Some argue that the Bible cannot be true because it was immoral for God to command the stoning of rebellious sons. The argument is that the punishment is very disproportionate to the crime.
“If a man has a stubborn and rebellious son who will not obey the voice of his father or the voice of his mother, and, though they discipline him, will not listen to them, 19 then his father and his mother shall take hold of him and bring him out to the elders of his city at the gate of the place where he lives, 20 and they shall say to the elders of his city, ‘This our son is stubborn and rebellious; he will not obey our voice; he is a glutton and a drunkard.’ 21 Then all the men of the city shall stone him to death with stones. So you shall purge the evil from your midst, and all Israel shall hear, and fear.Deuteronomy 21:18-21
The crime of the son who should be stoned in Deuteronomy 21:18-21 is more serious than those who make this argument think. A son was not stoned for merely one act of disobedience, but rather for being “stubborn and rebellious.”
This is a son who continuously disobeys and rebels, which is a blatant violation of the fifth commandment to obey one’s parents. The son’s crime was serious, and the punishment God commanded was not disproportionate to the crime, especially since all sins deserve the punishment of death.
The nation of Israel was unique in history because it was a theocracy ruled by God, and it was God’s plan to preserve the Israelite nation, both as a nation and in holiness. To preserve the holiness of the Israelite nation, God established strict laws concerning obedience that would set apart the Israelite nation from all of the other nations around them, and that would demonstrate that the Israelite nation was God’s uniquely holy people.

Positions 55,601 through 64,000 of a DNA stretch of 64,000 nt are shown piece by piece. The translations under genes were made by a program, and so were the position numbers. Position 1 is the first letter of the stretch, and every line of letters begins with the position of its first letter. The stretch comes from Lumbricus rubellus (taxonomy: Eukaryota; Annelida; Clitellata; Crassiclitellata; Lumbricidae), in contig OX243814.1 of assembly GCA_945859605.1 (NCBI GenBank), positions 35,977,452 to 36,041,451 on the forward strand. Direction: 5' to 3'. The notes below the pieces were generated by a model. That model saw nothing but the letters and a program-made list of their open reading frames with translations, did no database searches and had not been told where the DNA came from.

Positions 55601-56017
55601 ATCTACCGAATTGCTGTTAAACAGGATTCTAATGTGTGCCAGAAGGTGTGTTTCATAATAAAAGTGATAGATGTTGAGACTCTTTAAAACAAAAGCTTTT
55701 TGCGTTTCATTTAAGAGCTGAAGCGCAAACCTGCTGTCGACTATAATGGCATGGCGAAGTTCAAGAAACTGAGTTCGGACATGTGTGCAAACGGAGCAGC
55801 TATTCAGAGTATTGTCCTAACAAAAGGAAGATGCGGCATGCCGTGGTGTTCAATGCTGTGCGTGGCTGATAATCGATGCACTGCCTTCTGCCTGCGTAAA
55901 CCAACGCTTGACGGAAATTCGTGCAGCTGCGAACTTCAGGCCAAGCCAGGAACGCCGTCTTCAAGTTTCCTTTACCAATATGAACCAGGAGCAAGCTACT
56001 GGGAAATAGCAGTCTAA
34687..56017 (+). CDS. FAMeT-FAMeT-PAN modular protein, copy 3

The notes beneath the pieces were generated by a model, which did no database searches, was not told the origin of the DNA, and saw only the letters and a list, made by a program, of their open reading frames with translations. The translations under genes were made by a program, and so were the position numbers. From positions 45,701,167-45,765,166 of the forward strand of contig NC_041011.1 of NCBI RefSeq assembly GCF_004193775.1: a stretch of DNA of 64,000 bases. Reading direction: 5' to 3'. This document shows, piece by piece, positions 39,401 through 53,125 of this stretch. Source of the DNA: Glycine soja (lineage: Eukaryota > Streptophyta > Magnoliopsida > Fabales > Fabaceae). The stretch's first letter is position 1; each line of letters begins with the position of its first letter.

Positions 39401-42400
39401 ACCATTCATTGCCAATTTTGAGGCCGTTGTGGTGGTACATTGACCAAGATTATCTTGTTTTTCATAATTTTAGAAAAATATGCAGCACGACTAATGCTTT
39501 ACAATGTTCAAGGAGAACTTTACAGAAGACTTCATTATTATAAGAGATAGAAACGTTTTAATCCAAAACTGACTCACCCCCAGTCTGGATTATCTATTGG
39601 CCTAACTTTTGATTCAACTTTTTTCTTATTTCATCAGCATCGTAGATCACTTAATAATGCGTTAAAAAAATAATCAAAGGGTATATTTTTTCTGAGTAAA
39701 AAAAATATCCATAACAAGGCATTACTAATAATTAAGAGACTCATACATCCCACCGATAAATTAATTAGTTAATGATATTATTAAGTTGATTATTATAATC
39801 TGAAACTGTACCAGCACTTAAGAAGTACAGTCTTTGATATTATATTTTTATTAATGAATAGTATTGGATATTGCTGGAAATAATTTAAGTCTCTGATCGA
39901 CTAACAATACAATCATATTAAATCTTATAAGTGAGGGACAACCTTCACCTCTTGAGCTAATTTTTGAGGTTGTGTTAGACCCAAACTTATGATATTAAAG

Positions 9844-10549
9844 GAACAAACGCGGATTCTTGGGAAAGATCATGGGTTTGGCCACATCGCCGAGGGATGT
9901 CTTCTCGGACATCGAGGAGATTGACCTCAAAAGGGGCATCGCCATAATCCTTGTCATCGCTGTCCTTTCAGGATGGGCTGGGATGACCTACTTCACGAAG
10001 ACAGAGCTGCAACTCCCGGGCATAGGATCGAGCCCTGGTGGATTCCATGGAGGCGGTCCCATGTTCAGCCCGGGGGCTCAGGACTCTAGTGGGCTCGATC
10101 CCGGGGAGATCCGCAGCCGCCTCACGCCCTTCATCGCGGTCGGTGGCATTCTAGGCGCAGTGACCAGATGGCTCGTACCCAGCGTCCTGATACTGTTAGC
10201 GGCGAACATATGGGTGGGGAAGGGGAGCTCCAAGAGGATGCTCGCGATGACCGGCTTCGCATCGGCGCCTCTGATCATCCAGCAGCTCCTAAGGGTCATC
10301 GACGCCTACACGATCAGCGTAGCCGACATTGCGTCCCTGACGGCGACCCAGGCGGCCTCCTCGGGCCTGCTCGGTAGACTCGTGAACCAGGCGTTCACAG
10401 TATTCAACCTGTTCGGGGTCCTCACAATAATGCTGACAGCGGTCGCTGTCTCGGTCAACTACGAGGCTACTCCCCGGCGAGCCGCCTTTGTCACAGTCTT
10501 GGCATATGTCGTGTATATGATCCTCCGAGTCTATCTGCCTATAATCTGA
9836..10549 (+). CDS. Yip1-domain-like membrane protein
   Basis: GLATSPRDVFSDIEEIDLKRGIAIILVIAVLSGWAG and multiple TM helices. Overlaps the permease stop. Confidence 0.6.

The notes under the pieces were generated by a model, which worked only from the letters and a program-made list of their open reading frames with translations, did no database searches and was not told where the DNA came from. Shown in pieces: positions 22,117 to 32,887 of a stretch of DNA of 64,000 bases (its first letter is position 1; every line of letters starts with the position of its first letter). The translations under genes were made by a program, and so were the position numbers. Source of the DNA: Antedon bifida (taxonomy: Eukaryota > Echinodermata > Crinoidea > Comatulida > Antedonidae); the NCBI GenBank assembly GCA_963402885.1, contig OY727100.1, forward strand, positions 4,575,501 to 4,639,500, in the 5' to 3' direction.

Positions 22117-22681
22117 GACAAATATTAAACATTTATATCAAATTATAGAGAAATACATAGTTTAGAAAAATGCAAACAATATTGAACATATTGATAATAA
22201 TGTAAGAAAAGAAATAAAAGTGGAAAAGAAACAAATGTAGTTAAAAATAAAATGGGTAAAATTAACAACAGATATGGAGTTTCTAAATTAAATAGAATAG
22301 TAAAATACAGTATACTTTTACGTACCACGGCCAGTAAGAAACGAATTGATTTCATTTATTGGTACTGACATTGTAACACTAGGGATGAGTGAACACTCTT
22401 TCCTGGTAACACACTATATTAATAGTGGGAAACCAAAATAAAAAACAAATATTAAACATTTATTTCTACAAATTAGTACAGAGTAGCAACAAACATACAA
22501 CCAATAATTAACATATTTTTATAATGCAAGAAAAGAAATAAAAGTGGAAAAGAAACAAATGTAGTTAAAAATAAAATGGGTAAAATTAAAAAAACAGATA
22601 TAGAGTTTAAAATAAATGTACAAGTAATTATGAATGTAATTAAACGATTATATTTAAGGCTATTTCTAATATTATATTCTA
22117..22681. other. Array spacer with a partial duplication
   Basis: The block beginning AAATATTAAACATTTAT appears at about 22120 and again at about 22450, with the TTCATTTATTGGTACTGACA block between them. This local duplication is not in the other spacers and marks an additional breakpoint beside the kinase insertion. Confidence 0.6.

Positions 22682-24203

Because of this, the punishments for particular sins of disobedience and unholiness was different for the nation of Israel than they would be for a different nation, such as our own. Just because God commanded something for the Israelite nation does not mean that exact command applies universally, or still applies today.
The Bible teaches that all sin deserves death, so God would be just to take any human life at any time. That most humans do not receive the punishment they deserve immediately is a testament to God’s patience and mercy. The fact that God sometimes ends human lives earlier than when they would have died naturally is not unjust, since God would be just to end every human life immediately because of sin.
Romans 6:23 tells us that “the wages of sin is death,” and James 2:10 tells us that “whoever keeps the whole law but fails in one point has become guilty of all of it.”
To read more answers to alleged and apparent contradictions in the Bible, see “Contradictions” in the Bible Answered.
These books are also excellent resources: